Jacksonville makes pitch to gain historic properties

Jacksonville has asked Jackson County to turn over ownership of four historic properties in town.

Mayor Jim Lewis made the request after the county's budget committee on Wednesday denied the Southern Oregon Historical Society's bid for $750,000 over the next two years. In addition to operating expenses, the money was to help take care of the U.S. Hotel, Beekman House, Beekman Bank and Catholic Rectory.

In a letter to county commissioners Thursday, Jacksonville Mayor James Lewis said the city has "a strong and lasting interest in protecting those assets for posterity" and wants to "relieve the county of the burden of any further maintenance responsibilities."

Lewis asked the county to give the properties to the city, saying that by owning and running the historic buildings, "the city can optimize its historic values and economic vitality."

The Jackson County Budget Committee denied SOHS's request on Wednesday and suggested taking back the buildings — leased to the society for $1 a year — and leasing them for nonhistoric purposes or selling them outright if SOHS can't maintain them.

Committee members chastised the society for not being self-sufficient and for using a majority of its resources on Jacksonville instead of spreading them countywide.

SOHS and other historical societies are hoping for a stable source of funding with a countywide heritage district set to go before voters in November 2008. The district would levy a property tax of 7 cents per $1,000 in assessed valuation, or less than $12 for a house assessed at $167,000 (the county average). It would raise $1 million a year.

County Administrator Danny Jordan said he will present Jacksonville's offer to the commissioners. It will be addressed in executive (closed) session because it is a real estate matter, Jordan said. Real estate transactions are exempted from Oregon public meetings laws because disclosure could affect market value. Commissioners could not be reached for comment Friday.

SOHS Executive Director John Enders welcomed the Jacksonville offer, noting that "whoever owns them has to pay to maintain them. They are public buildings, belonging to the taxpayers of Jackson County, and it's inappropriate and unfair to force a private, nonprofit organization to raise private money to maintain public buildings."

Enders prepared a list of expenditures for the budget committee but was not allowed to speak during the meeting. He said it takes an estimated $250,000 per year to maintain, heat, conserve and minimally restore the four historic structures in Jacksonville.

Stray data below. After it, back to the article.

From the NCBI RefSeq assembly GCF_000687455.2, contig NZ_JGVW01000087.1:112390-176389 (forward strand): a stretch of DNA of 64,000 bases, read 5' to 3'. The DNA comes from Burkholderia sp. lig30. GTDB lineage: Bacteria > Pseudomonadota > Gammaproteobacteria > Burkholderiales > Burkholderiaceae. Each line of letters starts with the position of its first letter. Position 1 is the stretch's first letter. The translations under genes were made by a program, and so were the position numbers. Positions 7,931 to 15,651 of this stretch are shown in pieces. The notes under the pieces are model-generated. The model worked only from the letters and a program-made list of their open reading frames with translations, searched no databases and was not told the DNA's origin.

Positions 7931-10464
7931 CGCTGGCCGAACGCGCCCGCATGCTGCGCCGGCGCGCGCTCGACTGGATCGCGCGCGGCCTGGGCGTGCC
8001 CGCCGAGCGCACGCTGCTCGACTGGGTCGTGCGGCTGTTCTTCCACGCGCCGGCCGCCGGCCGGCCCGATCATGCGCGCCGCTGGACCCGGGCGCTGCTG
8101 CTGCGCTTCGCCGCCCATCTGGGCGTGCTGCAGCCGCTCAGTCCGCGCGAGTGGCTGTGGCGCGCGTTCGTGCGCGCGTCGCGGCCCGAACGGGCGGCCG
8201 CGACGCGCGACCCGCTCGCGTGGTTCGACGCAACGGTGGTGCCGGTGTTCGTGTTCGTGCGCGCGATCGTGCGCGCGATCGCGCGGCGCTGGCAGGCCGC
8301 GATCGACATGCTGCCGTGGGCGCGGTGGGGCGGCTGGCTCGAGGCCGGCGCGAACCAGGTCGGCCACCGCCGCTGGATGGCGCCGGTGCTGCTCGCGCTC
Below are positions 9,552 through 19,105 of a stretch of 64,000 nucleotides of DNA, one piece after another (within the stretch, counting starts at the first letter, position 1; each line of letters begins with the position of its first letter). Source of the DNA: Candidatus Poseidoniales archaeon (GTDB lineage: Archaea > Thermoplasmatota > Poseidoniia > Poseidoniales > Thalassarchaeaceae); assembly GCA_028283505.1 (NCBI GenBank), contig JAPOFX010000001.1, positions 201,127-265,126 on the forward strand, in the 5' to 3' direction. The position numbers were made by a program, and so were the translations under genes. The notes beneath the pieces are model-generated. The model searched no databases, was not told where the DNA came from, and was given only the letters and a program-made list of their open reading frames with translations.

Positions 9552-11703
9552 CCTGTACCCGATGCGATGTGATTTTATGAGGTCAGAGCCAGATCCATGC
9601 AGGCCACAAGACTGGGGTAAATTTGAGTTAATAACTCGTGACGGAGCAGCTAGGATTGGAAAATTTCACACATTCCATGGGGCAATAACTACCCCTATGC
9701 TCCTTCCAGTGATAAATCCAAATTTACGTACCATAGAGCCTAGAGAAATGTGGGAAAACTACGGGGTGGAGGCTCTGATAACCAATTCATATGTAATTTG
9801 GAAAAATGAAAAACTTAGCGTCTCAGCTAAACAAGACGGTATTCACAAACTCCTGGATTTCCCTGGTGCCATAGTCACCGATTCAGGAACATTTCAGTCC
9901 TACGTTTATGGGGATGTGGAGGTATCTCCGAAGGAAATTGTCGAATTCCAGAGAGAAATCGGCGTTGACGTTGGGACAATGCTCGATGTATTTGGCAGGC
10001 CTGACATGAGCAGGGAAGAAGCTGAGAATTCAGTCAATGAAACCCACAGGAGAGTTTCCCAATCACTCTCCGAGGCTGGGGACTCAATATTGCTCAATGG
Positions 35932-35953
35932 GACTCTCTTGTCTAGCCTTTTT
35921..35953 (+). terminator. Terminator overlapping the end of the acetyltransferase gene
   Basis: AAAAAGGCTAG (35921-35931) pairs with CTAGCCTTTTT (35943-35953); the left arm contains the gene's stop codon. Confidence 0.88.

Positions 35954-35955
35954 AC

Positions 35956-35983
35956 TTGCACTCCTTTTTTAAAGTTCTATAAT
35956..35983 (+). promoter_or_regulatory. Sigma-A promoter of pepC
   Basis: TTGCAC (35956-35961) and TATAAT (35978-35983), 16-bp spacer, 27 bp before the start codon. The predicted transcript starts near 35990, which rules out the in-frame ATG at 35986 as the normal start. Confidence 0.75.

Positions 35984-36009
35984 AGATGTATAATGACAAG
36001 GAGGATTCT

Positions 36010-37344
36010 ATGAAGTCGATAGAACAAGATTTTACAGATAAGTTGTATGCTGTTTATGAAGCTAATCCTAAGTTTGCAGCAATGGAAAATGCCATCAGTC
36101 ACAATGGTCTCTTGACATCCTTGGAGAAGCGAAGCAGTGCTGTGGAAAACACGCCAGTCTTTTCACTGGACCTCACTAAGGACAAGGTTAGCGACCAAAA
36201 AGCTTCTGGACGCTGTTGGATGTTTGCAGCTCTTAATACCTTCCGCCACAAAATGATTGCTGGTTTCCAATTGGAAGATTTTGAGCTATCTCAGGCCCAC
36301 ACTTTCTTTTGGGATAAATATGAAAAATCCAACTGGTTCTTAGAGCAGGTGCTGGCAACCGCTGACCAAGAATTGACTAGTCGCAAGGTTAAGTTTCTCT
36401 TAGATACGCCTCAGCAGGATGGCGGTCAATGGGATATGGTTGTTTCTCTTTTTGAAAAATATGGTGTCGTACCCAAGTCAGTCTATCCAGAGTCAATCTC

Enders said Friday that SOHS is committed to the buildings and will "have to look at its options" at a meeting of its board.

Lewis said he hopes the county isn't planning on generating revenue by leasing or selling the properties, as "they mean a lot to the people of this county, state and even the nation," and there are many possible funding sources, including the State Historic Preservation Office.

"It's improper to convert things like this to commercial uses unless you have to and we don't have that driving need," said Lewis.

Ashland historian George Kramer, chairman of the Oregon Heritage Commission, said the county has "evidenced very little stewardship of historic properties and if SOHS is not going to be compensated, then I'm tickled to see the city of Jacksonville step forward and do it."

Lewis said transfer of the properties between two governmental agencies, under state law, would be "relatively easy." The law bars transfer of property to a nonprofit agency.

Lewis said money from the heritage district, if passed, could be used to maintain the buildings.

Lewis asked for talks with the county soon, "so that we can eliminate the uncertainties that the present situation creates." He also reminded commissioners of his request earlier this year to transfer the county-owned Britt Gardens to the city.

Voters in 1948 approved a property tax levy of 25 cents per $1,000 of assessed valuation for the preservation of history, but with passage of state ballot Measure 50 in 1997, such levies were pooled into county coffers. SOHS then sued the county and got its levy for three years, ending last April, as part of a settlement.

Kramer said the Beekman House and Beekman Bank were donated by heirs to the University of Oregon, which gave them to the county in the 1950s for the purpose of preservation. The county acquired the U.S. Hotel for back taxes during the Depression.

John Darling is a freelance writer living in Ashland. E-mail him at jdarling@jeffnet.org.

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